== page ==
Star Wars: The Last Jedi. Second viewing (the first). The opening bombing run is really good. I’d forgotten about it – holds up on rewatch. The casino interlude is so, so dumb. I appreciate the visual contrasts in the salt planet battle. Not just the colors, but the scale, like with Finn’s tiny figure juxtaposed with the gigantic tanks in empty space. We need more like that. So many close-ups. Love the tortured silence of Kylo Ren. So depressed, a mindset to just let it all go, burn it all down. Broader theme here of how brash, seat-of-the-pants heroism is often foolish. The writing still strikes me as bad in many spots. I didn’t notice the first time around how the kid Force-pulls himself a broom at the end.
The Revenant. Second viewing (the first). I appreciate it so much more this time around. Jumping out this time were the recurring trees that save his life or support him throughout. (“The wind cannot defeat a tree with strong roots. If you look at its branches, you swear it will fall. But if you watch the trunk, you see its stability.”) Like when he uses a branch as a cane. Or when injured, he’s hauled on a pallet of branches. When leaving his son for the last time, he turns away and props himself on a tree trunk. When escaping downriver, he floats on a log. He’s sheltered by an impromptu branch hut during a storm, a tree breaks his fall from a cliff, a tree branch makes a decoy when trying to lure Fitzgerald out of hiding. I also liked the nature interludes – elk crossing a river, buffalo stampede, avalanche – that make this epic tale seem so small, and nature indifferent.
Star Wars: The Last Jedi. I liked it, overall, and it had just enough small things to drive me a little nuts. Snoke is a misfire (just call Ed Harris! You have the budget!), and so were the various little animals. That one ship’s jump to light speed was sublime. And very good space debris throughout. I like our time with Rey and Kylo, and Poe’s debacles. Finn was wasted, unfortunately. Benicio Del Toro is the best, but I wish they could have found him some other way. The space chase could and should have been gut-wrenching, but something about the cuts and pacing made it just sort of… there. I wonder how I’ll feel whenever I rewatch it again. Of the latest batch, this ranks behind Rogue One. Filed under: Star Wars.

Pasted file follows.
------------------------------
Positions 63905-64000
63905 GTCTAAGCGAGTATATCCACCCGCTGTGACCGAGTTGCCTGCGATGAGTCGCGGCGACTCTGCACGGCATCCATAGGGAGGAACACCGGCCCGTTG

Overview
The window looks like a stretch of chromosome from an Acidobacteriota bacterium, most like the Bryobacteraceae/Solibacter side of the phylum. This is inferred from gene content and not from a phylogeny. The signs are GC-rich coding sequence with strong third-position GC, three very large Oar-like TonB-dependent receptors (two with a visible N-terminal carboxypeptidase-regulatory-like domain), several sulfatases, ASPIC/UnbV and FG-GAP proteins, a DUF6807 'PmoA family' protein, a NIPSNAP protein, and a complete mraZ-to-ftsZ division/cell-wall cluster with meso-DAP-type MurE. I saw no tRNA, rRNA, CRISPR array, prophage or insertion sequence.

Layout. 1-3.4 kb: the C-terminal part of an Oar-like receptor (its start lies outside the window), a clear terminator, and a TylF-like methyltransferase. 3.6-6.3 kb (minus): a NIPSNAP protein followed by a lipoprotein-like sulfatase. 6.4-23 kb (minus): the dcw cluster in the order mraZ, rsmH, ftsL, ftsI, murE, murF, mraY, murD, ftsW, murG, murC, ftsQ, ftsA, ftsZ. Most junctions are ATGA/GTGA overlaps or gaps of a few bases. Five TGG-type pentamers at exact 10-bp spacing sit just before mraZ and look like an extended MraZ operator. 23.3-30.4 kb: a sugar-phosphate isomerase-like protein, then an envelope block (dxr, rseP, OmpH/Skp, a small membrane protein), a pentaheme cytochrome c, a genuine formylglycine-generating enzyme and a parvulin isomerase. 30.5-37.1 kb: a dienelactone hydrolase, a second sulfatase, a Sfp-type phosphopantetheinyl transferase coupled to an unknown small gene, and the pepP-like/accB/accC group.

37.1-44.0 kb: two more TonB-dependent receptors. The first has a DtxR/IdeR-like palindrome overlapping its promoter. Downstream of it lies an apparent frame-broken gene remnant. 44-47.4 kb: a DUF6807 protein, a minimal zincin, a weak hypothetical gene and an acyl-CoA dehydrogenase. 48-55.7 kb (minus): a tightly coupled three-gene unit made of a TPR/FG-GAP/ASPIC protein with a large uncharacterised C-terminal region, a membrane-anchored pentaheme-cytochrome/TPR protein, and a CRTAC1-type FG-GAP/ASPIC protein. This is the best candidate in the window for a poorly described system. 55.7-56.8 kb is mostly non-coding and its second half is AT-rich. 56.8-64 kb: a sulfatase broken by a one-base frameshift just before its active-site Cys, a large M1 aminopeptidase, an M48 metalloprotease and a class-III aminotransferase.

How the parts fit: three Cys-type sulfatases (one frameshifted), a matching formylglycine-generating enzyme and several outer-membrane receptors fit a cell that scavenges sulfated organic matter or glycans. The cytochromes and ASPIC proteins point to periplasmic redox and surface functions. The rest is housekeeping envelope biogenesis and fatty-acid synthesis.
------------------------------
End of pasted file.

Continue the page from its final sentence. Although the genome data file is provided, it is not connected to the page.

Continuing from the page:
The Revenant. I still hold to my first reaction:
I wish THE REVENANT were wilder, of all things. Camera makes you feel not like you’re there, but like you’re on an Arctic ride on rails. Or a videogame cut scene? I liked it though. Looked like the most miserable filming experience one could ask for. Also, Tom Hardy has never lost a staring contest.
A bit of a slog. Doesn’t seem to be a whole lot of meat on those bones. Birdman also felt a bit stifling for me. Amazing that this thing got made, though. I wonder if all the PR talk about the filming conditions was sort of an admission/cover that they didn’t quite get what they wanted out of this one.
See also: The Grey and Grizzly Man.
Star Wars: The Force Awakens. I had fun, and quickly forgot it. It mostly felt good to be watching a Star Wars movie again. If you’re pretty sure you don’t care about Star Wars in general, this movie will not convince you otherwise. If you do, you will probably leave feeling satisfied, depending on how you like your ratio of pandering nostalgia vs. breaking new ground. The hat-tips and references to previous movies wore thin pretty quickly and for me slowed down what otherwise has some nice momentum. Definitely some groaners, though (for example, the snowy mountain Nazi castle…). I really like Ridley and Chiyoga as the new faces. Isaac is always reliable. I feel like in a few months or maybe not until VIII we’ll look back and admit “Hey, VII is pretty thin but it’s not a total trainwreck and that’s okay”. Ranking the best episode 7’s in 2015:
- Creed, by a landslide.
- Furious 7
- The Force Awakens
Ex Machina. Definitely thinner the second time around (the first), but it’s still fun.
Ex Machina. One of my favorites of the year so far. Oscar Isaac’s Nathan is awesome, flipping back and forth from intimidating to genial. He’s a brogrammer archetype. Excellent critique here of tech sexism and overreach. His overconfidence makes him too casual, flippant about the ethics. Domhnall Gleeson’s Caleb has his own blinders, about gender in particular. Some of the dialogue was tiresome. I wish they’d felt more courage to just let people talk, and let the audience get lost a bit (if needed) without preface and theory. On the other hand, I was pleasantly surprised how they handled the ending. I’d imagined something more traditional. Loved it. I’ve been listening to the soundtrack for a couple weeks now. Good stuff.